Acquisition

The acquisition section shows you how people are coming to your site.  You can see which acquisition channels—search engines, social media, referrals or paid ads—are effective. You can also see how visitors acquired from different platforms act on your site.

 

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This is useful as it tells you if your marketing efforts in different areas are working. It can also help you spot opportunities for further growth.

If you are spending a lot of money on social but you notice that this channel has a low conversion rate (more on this below), you could think about redirecting your budget to acquisition channels that are converting at a higher rate.

Behaviour

The behaviour tab shows you how people act when they visit your site. It shows you which pages are most popular in the chosen time frame, as well as information about how long users spend on each page.

 

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A particularly useful feature here is the behaviour flow tool (above) which illustrates how users navigate your site. If you want people to take certain steps when they visit your site; for example, clicking from a blog post to an eBook signup form, this section will show you if your website is doing so effectively.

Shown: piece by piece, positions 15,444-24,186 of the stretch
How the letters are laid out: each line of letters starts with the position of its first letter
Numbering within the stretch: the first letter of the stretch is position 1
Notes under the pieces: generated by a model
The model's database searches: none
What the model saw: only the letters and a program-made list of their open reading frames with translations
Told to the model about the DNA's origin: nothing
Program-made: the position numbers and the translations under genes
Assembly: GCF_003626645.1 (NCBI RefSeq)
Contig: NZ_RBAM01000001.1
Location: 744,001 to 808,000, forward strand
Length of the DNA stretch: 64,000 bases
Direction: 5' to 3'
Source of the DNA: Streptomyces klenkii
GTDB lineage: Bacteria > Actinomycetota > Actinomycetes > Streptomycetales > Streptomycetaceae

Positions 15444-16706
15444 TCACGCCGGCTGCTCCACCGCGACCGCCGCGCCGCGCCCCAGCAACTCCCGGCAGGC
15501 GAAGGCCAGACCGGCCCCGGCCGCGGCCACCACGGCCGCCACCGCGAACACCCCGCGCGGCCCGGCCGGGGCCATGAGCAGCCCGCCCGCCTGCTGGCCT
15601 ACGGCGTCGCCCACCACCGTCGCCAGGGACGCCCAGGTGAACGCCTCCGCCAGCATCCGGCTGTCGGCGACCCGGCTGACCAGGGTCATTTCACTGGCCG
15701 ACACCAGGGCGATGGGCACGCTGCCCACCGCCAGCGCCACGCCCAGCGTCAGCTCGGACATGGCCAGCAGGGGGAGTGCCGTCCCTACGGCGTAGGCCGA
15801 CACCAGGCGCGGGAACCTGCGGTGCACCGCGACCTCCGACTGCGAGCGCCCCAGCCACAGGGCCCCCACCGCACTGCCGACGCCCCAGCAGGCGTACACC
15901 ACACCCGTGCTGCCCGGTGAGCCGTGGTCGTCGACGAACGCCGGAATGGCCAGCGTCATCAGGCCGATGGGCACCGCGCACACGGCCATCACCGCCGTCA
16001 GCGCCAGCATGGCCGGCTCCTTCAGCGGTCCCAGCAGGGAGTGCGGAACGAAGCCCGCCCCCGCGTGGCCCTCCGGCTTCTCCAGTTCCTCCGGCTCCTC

Conversions

The final tab is the conversions tab which lets you see how your website is performing in relation to specific goals.

You can set a variety of goals within Google Analytics. These include when users visit a specific page, when they spend a certain amount of time on your site, when they visit multiple pages, or when they perform an action.

 

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To set goals head to Adminà All Website Data à Goals à New Goal and then follow the instructions. Google Analytics will begin tracking conversions from the moment you click “Save goal.”

You can then track how many visitors reach these goals in the conversions tab. It is also possible to set and track multiple goals if you have a variety of offers on your site.

Your conversions will also show up in data in the other tabs. For example, in the acquisition tab you can see how well each type of traffic converts.

Wrapping Up

Google Analytics is a powerful free tool to help you analyse your website traffic and see how your site performs. It’s simple to use but has a ton of useful features should you want to go more in-depth.

Perhaps the best thing about the product is that it’s free, which means there really isn’t much stopping you from using Google Analytics on your site.